You may need to undergo a medical detox program if you experience severe withdrawal symptoms. In these programs, a doctor can monitor your symptoms and treat them as they appear.

Learn about the warning signs of addiction.

Should I go to a detox center for meth withdrawal?

Going to a detox center may help you during your recovery. Detox centers have trained professionals who can personalize your recovery plan.

Detox centers are particularly effective when a person has a severe addiction or a concurring disorder, such as a secondary addiction or mental health problems.

It is possible to divide recovery from meth abuse into three steps:

1. Detoxification

The process of detoxification consists of removing any traces of meth from your body.

Medical professionals will take care of you and your symptoms. They will also monitor your symptoms to prevent severe withdrawal and relapse.

2. Counseling

Trained therapists will work on the psychological aspect of the treatment with you. This may involve family, group, and cognitive behavioral therapy.

3. Aftercare

After the detox process, a person who previously used meth may have difficulty reintegrating into society. They may have to face feelings they have avoided in the past with the help of meth.

The aftercare plan involves techniques and strategies to help manage triggering situations. These strategies can encourage a person to cope with their emotions in a healthy way. This plan may involve regular meetings and counseling to help manage meth cravings and triggers.

Learn more about addiction.


Meth is a highly addictive drug. It has multiple names and comes in different shapes, such as crystals, powder, and liquid.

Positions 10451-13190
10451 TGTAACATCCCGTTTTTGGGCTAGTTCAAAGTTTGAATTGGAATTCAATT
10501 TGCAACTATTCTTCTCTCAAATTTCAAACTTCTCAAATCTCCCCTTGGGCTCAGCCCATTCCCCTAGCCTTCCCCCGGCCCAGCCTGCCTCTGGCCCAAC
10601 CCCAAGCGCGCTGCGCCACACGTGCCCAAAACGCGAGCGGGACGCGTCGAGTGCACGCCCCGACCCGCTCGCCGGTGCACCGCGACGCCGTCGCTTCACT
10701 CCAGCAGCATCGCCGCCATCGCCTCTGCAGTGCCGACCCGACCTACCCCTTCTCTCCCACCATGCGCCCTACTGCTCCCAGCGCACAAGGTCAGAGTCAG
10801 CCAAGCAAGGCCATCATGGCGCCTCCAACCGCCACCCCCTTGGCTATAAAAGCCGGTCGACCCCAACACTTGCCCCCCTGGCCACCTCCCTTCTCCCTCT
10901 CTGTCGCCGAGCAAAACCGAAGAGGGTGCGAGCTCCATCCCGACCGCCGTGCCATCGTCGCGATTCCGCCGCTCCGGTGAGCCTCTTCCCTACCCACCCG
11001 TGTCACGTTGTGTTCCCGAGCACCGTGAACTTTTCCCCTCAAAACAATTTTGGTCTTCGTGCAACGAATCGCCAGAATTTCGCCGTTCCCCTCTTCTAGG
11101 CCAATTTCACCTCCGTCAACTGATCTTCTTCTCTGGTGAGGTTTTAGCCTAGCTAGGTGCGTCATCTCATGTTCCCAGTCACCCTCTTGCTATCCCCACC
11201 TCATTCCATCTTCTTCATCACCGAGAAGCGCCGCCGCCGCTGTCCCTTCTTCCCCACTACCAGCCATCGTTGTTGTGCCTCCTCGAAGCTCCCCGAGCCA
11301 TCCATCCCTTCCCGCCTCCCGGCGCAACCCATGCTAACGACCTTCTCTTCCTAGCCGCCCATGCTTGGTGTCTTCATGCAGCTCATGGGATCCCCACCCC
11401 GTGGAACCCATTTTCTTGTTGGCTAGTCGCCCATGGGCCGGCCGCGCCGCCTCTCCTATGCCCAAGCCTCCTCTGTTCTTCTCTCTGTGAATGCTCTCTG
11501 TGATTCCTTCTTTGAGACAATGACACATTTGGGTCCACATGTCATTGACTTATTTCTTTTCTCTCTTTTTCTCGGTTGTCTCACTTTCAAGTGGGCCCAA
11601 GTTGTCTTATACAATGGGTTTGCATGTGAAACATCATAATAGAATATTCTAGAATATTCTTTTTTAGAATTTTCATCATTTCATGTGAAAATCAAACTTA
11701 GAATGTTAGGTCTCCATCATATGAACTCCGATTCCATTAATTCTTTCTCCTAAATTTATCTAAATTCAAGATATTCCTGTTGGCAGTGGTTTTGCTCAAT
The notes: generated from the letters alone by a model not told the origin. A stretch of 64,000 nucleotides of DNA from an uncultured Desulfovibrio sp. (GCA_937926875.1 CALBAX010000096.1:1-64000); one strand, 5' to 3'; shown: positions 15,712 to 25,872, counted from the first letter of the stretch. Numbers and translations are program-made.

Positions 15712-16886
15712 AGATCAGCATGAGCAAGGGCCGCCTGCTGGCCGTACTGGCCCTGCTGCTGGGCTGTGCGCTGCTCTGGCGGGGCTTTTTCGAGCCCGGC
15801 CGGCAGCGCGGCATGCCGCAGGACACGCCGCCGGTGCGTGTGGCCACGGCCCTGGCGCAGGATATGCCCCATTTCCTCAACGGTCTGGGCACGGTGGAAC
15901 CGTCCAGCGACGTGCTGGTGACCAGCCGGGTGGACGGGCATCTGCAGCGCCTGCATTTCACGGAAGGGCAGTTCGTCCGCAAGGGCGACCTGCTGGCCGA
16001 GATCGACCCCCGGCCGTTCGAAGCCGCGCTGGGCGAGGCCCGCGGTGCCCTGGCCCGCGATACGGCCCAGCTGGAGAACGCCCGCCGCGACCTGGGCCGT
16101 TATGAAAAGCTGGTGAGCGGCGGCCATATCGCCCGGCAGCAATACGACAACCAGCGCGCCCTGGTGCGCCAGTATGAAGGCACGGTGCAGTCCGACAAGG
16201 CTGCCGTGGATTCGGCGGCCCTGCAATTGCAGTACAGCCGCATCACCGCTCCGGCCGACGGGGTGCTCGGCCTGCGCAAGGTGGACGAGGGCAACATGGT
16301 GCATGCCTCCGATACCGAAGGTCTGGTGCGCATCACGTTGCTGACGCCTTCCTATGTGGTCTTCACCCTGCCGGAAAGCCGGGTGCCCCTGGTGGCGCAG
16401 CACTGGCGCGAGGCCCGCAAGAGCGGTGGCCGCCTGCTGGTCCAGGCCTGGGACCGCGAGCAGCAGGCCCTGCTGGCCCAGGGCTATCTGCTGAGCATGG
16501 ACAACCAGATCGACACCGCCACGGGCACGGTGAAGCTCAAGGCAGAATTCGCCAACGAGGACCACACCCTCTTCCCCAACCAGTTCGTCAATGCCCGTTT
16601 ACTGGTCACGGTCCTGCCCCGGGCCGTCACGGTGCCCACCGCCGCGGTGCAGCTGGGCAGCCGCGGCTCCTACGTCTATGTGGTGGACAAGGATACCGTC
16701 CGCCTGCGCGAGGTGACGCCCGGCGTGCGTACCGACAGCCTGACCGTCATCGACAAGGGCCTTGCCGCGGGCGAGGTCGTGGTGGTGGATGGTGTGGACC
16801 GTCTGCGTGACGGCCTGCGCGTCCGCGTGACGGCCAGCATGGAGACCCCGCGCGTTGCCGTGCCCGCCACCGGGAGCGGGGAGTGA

Meth withdrawal symptoms may vary from person to person. They can include anxiety, depression, paranoia, aches, nausea, confusion, and disorientation.

There are no treatments for meth withdrawal. However, doctors can prescribe medication to mitigate symptoms. Detox centers have trained healthcare professionals to help you manage withdrawal symptoms. They will monitor your symptoms and treat them as they appear.

Physical withdrawal symptoms usually disappear after a couple of weeks. However, a person’s psychological symptoms can last longer and may require additional support. Contact your doctor for more information if you are thinking about reducing or stopping meth use.

Seeking help for addiction may seem daunting and possibly even scary, but there are several organizations that can provide you support. 

If you believe that you or someone close to you is experiencing addiction, you can contact any of the following organizations for help and advice:

Was this helpful?
Medical Reviewer: Alexandra Perez, PharmD, MBA, BCGP
Last Review Date: 2022 Sep 21
View All Substance Abuse and Addiction Articles
THIS TOOL DOES NOT PROVIDE MEDICAL ADVICE. It is intended for informational purposes only. It is not a substitute for professional medical advice, diagnosis or treatment. Never ignore professional medical advice in seeking treatment because of something you have read on the site. If you think you may have a medical emergency, immediately call your doctor or dial 911.
  1. Addiction withdrawal symptoms. (2020). https://www.healthdirect.gov.au/addiction-withdrawal-symptoms
  2. Ball, W. S. (2021). Meth withdrawal symptoms and treatment: What you must know. https://nurse.plus/become-a-nurse/facts-about-meth-withdrawal-and-treatment/
  3. Crystal meth addiction. (n.d.). https://www.okrehab.org/crystal-meth/
  4. Crystal meth withdrawal. (2020). https://serenitylane.org/blog/meth-withdrawal/
  5. How is methamphetamine misused? (2019). https://nida.nih.gov/publications/research-reports/methamphetamine/how-methamphetamine-misused
  6. Khani, Y., et al. (2016). Investigating the trend and severity of withdrawal symptoms in methamphetamine users amongst homeless addicts. https://pdfs.semanticscholar.org/9510/621aad7cb53a1ed67da1c5e3eb71aaf7fd74.pdf
  7. Methamphetamine. (2016). https://medlineplus.gov/methamphetamine.html
  8. What treatments are effective for people who misuse methamphetamine? (2019). https://nida.nih.gov/publications/research-reports/methamphetamine/what-treatments-are-effective-people-who-misuse-methamphetamine
  9. What treatments are under development for methamphetamine use and addiction? (2019). https://nida.nih.gov/publications/research-reports/methamphetamine/what-treatments-are-under-development-methamphetamine-use-addiction